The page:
My experience in a management in a big multi-national corporation is that nobody has any malice or duplicity in intent, it's just that systems and incentives are mis-designed to allow or encourage it. When I first read about Dieselgate, I wrote, but did not publish, this as an expected analysis: A much more likely possibility is that everyone thought that within their purview they were doing what they should. Worker A is preparing a checklist for a car that's going into testing. Worker B gives worker a list of setting or equipment that he knows will pass inspection because he got the list from Worker C who didn't realize what he was submitting was not how shipping cars would be set because Worker D sent him an ambiguous email that read "These settings will pass the test but the final settings are not known" and Worker C assumed passing the test was the goal while Worker D meant for him to wait for the final specs before initiating the test. The Worker D got transferred and Worker E who took his place didn't realize anything was amiss and just thought the test was passed and years later heads are rolling and VW is fighting for its life.
That was way off. As it turns out, algorithms were created with the specific intent to pass emissions tests knowing full well they would never be used in the real world. A whole lot of people had to know of this and approve. What possible excuse could there be other than an outright company-wide endorsement of fraud? Again, given my first hand knowledge of corporate functioning, I would observe that if your conclusion leads to a bunch of avuncular old men sitting around a table exploring ways to lie, cheat, and steal to bolster next quarter's profit, then you have been watching too much bad TV.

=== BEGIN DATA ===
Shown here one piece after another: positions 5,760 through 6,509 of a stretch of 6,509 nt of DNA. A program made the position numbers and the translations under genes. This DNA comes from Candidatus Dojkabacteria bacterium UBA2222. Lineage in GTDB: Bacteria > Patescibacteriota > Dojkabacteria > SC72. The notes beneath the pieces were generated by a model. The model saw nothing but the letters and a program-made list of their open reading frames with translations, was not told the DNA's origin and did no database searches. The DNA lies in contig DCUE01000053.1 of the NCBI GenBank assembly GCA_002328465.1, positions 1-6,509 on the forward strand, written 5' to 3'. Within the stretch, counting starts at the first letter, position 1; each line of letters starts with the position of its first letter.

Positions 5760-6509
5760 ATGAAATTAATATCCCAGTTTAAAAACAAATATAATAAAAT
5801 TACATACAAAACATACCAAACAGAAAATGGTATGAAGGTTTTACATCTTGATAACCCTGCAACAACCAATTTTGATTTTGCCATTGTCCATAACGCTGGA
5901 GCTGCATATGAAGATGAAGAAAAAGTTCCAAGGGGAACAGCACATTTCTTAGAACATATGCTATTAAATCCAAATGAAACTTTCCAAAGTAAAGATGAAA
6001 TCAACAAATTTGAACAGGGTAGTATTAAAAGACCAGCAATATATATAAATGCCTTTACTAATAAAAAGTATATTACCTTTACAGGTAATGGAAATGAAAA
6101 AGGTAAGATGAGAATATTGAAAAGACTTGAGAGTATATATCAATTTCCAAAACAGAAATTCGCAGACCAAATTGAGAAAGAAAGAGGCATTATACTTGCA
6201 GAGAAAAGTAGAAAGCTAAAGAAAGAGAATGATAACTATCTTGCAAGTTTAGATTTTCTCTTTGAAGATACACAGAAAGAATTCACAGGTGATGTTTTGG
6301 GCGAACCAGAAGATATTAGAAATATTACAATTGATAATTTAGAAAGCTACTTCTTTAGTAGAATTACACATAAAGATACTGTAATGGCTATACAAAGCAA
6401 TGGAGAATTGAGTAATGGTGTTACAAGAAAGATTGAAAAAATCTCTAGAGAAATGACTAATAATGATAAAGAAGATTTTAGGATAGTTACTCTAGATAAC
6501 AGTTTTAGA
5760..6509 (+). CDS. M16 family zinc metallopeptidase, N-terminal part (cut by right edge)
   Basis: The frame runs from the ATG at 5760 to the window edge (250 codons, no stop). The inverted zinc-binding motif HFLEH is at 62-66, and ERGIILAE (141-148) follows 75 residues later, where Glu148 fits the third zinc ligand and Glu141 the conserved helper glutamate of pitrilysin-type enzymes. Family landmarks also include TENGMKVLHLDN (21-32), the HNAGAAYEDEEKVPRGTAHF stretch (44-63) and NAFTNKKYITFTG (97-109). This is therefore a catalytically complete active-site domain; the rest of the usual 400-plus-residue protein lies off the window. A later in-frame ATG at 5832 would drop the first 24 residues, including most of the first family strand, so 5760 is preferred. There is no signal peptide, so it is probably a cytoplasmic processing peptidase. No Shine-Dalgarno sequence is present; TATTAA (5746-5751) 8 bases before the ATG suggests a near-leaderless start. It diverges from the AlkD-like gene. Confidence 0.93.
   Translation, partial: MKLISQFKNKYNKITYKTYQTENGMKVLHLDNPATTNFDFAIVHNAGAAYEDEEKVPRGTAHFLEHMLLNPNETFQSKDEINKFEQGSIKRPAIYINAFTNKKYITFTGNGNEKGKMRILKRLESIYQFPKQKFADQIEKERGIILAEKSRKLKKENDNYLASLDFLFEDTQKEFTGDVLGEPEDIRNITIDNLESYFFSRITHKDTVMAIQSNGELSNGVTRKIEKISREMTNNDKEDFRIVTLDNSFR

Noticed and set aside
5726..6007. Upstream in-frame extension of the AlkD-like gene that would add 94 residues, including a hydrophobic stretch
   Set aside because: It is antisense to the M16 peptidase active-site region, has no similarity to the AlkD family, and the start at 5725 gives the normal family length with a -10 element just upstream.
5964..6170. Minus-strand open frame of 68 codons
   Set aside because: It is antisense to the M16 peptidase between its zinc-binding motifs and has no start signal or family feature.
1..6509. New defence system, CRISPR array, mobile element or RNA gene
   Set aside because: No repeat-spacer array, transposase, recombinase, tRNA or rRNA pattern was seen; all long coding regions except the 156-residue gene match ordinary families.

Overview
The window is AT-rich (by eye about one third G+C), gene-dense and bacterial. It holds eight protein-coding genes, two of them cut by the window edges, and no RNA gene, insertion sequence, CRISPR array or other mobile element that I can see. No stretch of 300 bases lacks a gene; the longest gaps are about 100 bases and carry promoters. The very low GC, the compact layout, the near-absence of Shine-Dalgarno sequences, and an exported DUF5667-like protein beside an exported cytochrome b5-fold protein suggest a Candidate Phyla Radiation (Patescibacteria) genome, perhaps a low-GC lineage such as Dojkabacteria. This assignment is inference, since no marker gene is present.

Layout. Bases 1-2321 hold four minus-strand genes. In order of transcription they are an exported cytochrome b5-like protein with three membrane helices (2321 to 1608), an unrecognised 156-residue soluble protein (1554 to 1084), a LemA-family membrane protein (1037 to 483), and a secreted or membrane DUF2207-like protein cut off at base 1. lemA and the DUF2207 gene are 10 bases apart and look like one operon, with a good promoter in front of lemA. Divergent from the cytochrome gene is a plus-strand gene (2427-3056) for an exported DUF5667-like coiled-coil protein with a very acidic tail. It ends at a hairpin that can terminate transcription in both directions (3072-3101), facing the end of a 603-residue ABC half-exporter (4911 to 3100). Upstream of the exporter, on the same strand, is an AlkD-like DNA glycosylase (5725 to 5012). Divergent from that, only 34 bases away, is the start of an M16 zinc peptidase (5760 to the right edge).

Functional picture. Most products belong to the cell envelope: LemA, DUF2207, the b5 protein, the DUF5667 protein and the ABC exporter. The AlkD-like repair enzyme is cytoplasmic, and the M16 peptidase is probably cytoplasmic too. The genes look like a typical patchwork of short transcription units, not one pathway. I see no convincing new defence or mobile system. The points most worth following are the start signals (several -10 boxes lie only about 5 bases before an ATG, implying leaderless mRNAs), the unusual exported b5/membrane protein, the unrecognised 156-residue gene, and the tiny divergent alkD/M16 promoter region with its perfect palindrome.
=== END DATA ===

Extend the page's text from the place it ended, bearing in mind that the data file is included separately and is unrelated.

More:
It looks to me like the cheating the test was really just a baby step over the line from accepted practice. Here's a long, but telling description of the testing environment from Kapersky:
The biggest issue of emissions tests is that they are always performed with some standard model, like the so-called NEDC (New European Driving Cycle). This model consists of a few pretty short acceleration-braking cycles and one long cycle with higher speed, which represent city and highway traffic respectively. In real life nobody drives like this, and definitely nobody drives exactly like this.So this stuff is known to occur even by the testers. With this as the accepted state of emissions testing it's not surprising (note: did not say "it's OK") that somebody pushed the envelope to the breaking point.
But for emissions measurement they use this very model, thus engineers at car companies can do tricks to improve measurement results. Why do they do it? Plain and simple: it's way cheaper than to do real improvements. If an enterprise could do something in a cheaper way, it definitely would prefer this way to any other as the bottom line is important to company performance.
"Trickery on that tests is very common," says Lange. "What tricks people are doing to drive down the emissions? For example they blow up the tires by 3 bars more than you could actually use them on the road. The bottom of the tire looks like this, so that means that you only have that very small portion of the tire that still touches the ground, your resistance gets reduced."